Federal Court Strikes Down Three Waivers That Exempted Refineries from Using Ethanol - Modern Farmer

Federal Court Strikes Down Three Waivers That Exempted Refineries from Using Ethanol

These exemptions have ballooned under the Trump administration, frustrating corn farmers.

Ethanol at the pump.
Photography by Douglas Cliff on Shutterstock

The Renewable Fuel Standard is designed to force petroleum refineries to use ethanol—largely from corn—in their gasoline mixes.

A small loophole exists in the law, allowing for “waivers” to be issued to small refineries that can show using ethanol would hurt them financially. Under the Trump administration, those waivers have been handed out left and right. Now, a federal court says that at least three of them should never have been issued in the first place.

These waivers are designed to be used sparingly; in both 2013 and 2014, only eight were issued, and in 2015, only seven. But the Trump administration has issued dozens per year, as many as 35 in a single year—a major boon to oil companies. That’s a significant problem for corn growers: on top of all the other struggles farmers have to deal with, nearly 40 percent of American corn goes to ethanol production, so any reduction in the market can be destructive.

Those exemptions were legally challenged in May of 2018. Some of them were hardly “small refineries,” with refineries owned by major corporations like CVR Energy and HollyFrontier, the latter a Fortune 500 company. Three exemptions were granted among those two companies, and the Tenth Circuit Court of Appeals just decided that they were unlawfully given.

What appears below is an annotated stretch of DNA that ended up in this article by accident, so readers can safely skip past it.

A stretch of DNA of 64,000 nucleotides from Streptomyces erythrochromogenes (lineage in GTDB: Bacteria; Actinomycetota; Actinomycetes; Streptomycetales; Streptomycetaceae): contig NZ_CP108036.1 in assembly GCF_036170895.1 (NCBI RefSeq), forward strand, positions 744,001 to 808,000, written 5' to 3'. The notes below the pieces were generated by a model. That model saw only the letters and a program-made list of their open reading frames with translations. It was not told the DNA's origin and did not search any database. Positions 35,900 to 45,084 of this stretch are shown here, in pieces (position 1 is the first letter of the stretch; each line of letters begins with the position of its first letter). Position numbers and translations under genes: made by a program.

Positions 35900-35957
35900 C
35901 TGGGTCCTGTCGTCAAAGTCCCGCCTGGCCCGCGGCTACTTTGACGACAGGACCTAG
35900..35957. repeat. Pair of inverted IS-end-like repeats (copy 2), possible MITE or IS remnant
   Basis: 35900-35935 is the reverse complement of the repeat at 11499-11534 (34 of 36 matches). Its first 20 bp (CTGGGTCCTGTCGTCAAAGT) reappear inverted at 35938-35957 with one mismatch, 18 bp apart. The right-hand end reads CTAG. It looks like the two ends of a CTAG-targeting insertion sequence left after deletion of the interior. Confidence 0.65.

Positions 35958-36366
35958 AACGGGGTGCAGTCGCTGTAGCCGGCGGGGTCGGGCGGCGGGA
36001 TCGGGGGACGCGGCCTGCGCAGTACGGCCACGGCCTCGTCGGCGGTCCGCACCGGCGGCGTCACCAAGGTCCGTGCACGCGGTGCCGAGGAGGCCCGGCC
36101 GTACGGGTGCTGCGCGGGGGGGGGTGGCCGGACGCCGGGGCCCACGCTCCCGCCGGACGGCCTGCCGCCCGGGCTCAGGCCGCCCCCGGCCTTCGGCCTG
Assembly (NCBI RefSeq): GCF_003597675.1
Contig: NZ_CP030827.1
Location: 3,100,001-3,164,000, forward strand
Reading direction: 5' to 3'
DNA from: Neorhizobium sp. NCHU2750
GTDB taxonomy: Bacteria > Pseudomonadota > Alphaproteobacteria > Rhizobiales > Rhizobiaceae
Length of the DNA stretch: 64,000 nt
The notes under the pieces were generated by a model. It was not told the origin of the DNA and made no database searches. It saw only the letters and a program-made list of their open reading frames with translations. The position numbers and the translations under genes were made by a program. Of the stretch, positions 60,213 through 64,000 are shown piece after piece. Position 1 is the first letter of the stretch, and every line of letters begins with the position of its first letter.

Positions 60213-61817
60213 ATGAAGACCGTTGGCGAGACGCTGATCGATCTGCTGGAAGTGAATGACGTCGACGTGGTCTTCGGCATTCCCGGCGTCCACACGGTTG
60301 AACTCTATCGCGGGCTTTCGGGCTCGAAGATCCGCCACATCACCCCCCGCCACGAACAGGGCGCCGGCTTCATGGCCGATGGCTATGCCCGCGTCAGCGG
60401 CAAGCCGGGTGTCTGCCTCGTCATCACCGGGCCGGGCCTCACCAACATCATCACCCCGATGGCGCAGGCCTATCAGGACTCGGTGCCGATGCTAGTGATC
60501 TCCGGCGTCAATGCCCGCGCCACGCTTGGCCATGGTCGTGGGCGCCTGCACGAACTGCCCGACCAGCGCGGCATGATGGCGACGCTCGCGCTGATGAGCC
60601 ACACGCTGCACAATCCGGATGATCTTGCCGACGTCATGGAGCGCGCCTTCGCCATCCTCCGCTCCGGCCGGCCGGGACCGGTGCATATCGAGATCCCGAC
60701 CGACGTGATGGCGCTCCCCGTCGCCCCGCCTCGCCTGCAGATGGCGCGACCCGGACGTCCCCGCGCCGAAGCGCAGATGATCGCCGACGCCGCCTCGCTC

The law states that any waiver given out past 2010 must be in the form of an “extension,” to attempt to rein in the number of new waivers granted. The three exemptions in question here were called an “extension,” but the Court questioned why. From the Court’s opinion: “None of the three small refineries here consistently received an exemption in the years preceding its petition. The EPA exceeded its statutory authority in granting those petitions because there was nothing for the agency to ‘extend.’”

The petitioners who brought the case included the Renewable Fuels Association, the American Coalition for Ethanol, the National Corn Growers Association, and the National Farmers Union. “We believe this ruling will help restore the ability of the RFS to drive demand and expand markets for renewable fuels, as Congress intended, providing a badly needed shot in the arm for rural America,” said Roger Johnson, the president of the National Farmers Union, in a statement.

The petitioners, along with the thousands of corn growers who depend on sales to refineries, hope that this decision will be the first, but not the last, to question the use of the small refinery exemption loophole.

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